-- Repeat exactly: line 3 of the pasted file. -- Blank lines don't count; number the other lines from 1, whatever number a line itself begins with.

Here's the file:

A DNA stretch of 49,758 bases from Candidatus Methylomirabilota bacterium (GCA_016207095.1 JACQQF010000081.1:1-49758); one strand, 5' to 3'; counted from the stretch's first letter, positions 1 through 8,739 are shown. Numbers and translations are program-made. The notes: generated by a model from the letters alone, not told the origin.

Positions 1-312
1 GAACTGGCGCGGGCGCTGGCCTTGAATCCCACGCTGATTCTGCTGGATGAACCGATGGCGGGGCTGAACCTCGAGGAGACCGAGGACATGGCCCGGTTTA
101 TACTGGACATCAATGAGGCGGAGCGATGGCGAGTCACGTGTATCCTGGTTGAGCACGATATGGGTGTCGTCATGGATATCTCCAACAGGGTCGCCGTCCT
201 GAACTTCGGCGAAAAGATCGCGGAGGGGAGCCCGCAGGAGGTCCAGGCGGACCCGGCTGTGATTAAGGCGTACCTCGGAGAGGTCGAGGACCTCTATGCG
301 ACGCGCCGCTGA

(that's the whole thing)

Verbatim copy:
1 GAACTGGCGCGGGCGCTGGCCTTGAATCCCACGCTGATTCTGCTGGATGAACCGATGGCGGGGCTGAACCTCGAGGAGACCGAGGACATGGCCCGGTTTA